This Week's Day-by-Day Picks

Thursday, Decenber 18

One of Houston's most successful unsigned bands from back in the day is back together. Yes, Toy Subs will be playing its brand of straight-ahead rock and roll at a kind of reunion show downstairs at Fitzgerald's today, sharing the bill with fellow fondly remembered Houstonians Zu Zu's Petals and Austin convert Carolyn Wonderland. It's like 1992 all over again. "I wanted to do this show because it's an old-school Fitz show, and we wanted to bring these guys back," says Catfish, Fitz's booking agent-cum-bartender-cum-promoter. And even if you're too young to have seen Toy Subs live in its previous incarnation, there's another reason you may recall the band. As Catfish says, "I remember seeing them on Star Search." 8 p.m. 2706 White Oak Drive. For information, call 713-862-3838 or visit www.fitzlive.com. $8.

Friday, December 19

What a rack: Kathy Hall's larger-than-life reindeer is on 
view this Sunday.
Kathy Hall
What a rack: Kathy Hall's larger-than-life reindeer is on view this Sunday.

Instead of saving for retirement, as we are exhorted to do, ancient Egyptians saved up for their afterlives in the next world. Believing not only that you can but that you must take them with you, they packed their tombs with all the supplies necessary to continue their occupations after death. Armies of figurines, who would magically come to life and assist the deceased with his next-world labors, were also entombed along with the dearly departed. And the truly wealthy would also include supervisor figurines to ensure that the worker-mannequins didn't slack off. The ancient Egyptians' belief system has left us today with what amount to lavishly appointed time capsules, offering windows into the world they inhabited. You can poke through the artifacts yourself at the exhibit "Searching for Eternity: Life and Death in Ancient Egypt." So, what if the Egyptians had the right idea? Better safe than sorry: We suggest you take a credit card with you to the afterworld -- surely a capitalist spirit there will be looking to sell anything you may require. 9 a.m. to 6 p.m. Houston Museum of Natural Science, 1 Hermann Circle. For information, call 713-639-4629 or visit www.hmns.org. $6; $3.50 for seniors and kids.

Saturday, December 20

Comedians rarely let on that their art is hard. Even when there's a well-honed script to work from, jokes can fall flat and audiences can leave disappointed. Improvisational comedy turns up the heat on this situation. There's no time for reflection and refinement, and if something doesn't work, there are no writers to blame. But the weekly Vagabondage Improv Comedy show, Vagabondage: Reloaded, offers the most professional and reliable high-wire act in town. True, the group starts with nothing but a suggestion from the audience, but the gamers practice, practice, practice, and their host is patient -- he knows how to let the first few tentative or gross suggestions from the audience pass by, waiting for that fruitful little morsel that will set his players on a roll. 9 p.m. and 11 p.m. PJ's Sports Bar, 614 West Gray. For information, call 832-651-7814 or visit www.vagabondage.net. $5.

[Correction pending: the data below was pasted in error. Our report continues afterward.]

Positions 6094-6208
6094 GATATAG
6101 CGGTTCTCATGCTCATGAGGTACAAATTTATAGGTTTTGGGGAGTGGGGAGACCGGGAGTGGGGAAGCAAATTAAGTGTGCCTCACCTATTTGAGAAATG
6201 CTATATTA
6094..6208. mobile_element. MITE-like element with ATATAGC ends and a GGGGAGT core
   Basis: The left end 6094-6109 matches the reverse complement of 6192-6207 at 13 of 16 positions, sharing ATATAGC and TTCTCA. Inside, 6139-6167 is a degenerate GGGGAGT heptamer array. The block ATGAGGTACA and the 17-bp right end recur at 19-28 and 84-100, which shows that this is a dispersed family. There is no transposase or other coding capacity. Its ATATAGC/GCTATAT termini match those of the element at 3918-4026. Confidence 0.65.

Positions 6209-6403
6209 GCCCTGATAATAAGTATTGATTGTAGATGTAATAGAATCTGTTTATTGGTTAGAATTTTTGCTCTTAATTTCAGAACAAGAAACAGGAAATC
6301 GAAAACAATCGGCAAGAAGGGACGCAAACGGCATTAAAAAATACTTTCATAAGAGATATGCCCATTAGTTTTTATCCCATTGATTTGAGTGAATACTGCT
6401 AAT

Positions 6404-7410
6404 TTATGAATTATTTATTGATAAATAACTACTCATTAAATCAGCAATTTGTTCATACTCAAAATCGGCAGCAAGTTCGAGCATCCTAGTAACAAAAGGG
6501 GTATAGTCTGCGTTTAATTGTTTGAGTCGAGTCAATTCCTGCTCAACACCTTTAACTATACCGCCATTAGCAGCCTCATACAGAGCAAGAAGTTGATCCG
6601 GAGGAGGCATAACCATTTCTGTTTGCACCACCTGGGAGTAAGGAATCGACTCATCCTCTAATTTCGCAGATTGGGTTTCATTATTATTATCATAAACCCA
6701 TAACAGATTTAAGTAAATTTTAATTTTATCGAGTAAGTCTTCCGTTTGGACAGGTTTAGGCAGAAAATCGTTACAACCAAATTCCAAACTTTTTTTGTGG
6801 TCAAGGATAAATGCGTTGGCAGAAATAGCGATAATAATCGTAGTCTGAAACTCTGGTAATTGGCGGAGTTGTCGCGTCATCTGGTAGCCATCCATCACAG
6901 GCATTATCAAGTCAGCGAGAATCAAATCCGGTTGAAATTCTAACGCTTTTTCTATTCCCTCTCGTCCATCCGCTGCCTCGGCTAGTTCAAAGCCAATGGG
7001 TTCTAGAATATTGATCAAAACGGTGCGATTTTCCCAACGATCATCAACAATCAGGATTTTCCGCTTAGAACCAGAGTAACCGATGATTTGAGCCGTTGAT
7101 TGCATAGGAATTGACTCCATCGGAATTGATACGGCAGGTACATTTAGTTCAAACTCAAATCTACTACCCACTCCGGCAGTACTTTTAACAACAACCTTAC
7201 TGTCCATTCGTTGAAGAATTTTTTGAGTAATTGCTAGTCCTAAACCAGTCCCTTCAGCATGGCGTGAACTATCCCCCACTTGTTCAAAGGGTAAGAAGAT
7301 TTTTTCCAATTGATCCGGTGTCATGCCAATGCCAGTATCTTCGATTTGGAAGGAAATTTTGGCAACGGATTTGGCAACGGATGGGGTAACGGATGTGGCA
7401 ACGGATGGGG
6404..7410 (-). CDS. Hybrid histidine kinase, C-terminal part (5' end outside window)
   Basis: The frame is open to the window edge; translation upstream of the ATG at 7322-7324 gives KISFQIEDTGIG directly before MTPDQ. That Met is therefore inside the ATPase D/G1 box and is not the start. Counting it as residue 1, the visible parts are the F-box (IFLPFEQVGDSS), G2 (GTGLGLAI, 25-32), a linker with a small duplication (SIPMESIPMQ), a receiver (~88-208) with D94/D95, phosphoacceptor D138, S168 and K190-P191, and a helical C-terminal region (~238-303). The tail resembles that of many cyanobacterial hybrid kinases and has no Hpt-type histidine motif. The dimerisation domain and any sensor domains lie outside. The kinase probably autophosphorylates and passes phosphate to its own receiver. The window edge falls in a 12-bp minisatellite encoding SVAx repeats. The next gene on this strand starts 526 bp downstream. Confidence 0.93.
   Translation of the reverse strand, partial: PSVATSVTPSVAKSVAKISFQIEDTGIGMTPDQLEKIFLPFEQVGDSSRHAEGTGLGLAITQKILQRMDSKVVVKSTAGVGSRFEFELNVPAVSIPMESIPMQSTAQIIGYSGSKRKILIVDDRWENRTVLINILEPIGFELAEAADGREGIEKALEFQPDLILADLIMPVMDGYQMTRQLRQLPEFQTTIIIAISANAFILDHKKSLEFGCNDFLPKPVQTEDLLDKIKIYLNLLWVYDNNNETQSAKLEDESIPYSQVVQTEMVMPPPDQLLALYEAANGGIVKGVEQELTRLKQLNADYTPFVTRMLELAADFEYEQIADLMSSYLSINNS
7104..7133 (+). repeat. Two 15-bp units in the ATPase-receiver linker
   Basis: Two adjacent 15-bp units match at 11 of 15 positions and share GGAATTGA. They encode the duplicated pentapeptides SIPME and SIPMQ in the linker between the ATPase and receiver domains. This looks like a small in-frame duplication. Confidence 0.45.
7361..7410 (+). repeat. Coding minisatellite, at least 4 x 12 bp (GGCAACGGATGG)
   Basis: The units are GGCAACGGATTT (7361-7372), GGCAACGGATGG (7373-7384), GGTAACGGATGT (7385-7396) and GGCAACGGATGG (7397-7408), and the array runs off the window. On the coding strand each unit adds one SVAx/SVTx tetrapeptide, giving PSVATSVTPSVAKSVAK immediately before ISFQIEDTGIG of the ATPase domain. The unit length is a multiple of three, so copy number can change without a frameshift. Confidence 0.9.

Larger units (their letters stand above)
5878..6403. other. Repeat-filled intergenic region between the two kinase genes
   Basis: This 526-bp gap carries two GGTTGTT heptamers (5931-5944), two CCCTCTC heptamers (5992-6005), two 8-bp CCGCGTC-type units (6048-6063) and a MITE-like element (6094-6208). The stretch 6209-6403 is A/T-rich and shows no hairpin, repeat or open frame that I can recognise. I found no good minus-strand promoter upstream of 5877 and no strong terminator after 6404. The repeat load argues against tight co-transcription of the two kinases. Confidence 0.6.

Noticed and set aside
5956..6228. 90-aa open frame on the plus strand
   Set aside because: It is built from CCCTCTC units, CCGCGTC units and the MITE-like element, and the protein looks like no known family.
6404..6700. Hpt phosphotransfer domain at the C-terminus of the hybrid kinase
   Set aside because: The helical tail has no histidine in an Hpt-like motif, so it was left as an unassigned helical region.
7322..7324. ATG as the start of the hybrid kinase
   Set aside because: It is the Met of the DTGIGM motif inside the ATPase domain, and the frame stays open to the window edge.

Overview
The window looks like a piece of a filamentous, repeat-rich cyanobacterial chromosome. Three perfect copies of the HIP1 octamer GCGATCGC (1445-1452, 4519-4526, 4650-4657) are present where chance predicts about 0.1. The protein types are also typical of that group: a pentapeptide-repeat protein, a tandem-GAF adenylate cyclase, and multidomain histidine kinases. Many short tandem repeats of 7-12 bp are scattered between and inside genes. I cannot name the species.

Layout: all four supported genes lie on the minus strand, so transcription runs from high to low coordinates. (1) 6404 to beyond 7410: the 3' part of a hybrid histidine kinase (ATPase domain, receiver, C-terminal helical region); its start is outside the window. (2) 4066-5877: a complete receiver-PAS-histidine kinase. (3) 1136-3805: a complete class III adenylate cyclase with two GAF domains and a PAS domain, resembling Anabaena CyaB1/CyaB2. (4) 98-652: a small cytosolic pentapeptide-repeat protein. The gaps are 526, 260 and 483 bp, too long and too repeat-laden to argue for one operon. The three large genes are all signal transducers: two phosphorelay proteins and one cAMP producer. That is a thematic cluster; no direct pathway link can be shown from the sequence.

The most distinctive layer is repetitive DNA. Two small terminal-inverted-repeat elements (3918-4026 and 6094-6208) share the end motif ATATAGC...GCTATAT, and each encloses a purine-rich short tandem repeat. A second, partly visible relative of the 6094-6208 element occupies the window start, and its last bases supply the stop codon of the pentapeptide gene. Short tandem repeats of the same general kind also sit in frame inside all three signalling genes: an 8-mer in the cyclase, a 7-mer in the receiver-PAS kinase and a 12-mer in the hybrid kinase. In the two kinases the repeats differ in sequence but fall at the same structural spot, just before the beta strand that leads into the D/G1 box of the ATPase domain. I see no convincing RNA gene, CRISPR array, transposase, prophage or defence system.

Sunday, December 21

Christmas comes but once a year -- thank goodness. Beyond the shopping, the overeating and the family stress, there's also all that tinsel and holly to deal with. Local artist Kathy Hall has reclaimed decorating and taken it to a creative extreme with her whole-house installation, Treed. Starting with the reindeer she fashioned out of the large low-hanging tree in her front yard, she's put together unique tree-themed artworks in every room of her home. There's a white-walled room strung with little boughs, creating the look of a ski mountain. Toys from kids' fast-food meals hang in a loose, conical shape from her bedroom ceiling. The computer room features a tree-shaped mountain of unrecyclable plastic-window envelopes. And a burned tree wound with gold thread illustrates a story Hall wrote about a man whose tree was burned by candles, and the spider who saved his Christmas by decorating the remains with her silk. "I never really liked Christmas that much," says Hall. "This is my way of having a good time. It's a way of making Christmas my own." 7 p.m. to 9 p.m. 3521 Nottingham. For information, e-mail halldobb@swbell.net. Free.

Monday, December 22

Today is the astronomical winter solstice, when the sun shines directly over the Tropic of Capricorn, heralding the start of winter in the northern hemisphere. This yearly occurrence is also the shortest day of the year. Many ancient peoples observed the solstice with rituals and festivals, a practice that lasted right up through the Christian age. Pope Julius I finally moved Christmas to coincide with the long-running celebration about 1,600 years ago, figuring that if you can't beat them, you might as well join your holiday to theirs. If you could use a bit of personal renewal, or even if you'll just be happy to see the sun setting a little later after today, you can celebrate at the CenterPoint for Body, Mind & Spirit Winter Solstice Ceremony. Shaman Hugging Bear will be on hand to conduct ceremonies to set goals, to inspire and to find release. You can use the beginning of the new solar year to get a head start on making your list of resolutions. 7 p.m. to 10 p.m. 1920 Hollister. For information, call 713-932-7224 or visit www.centerpointhouston.com. $25 at door; $20 prepaid.

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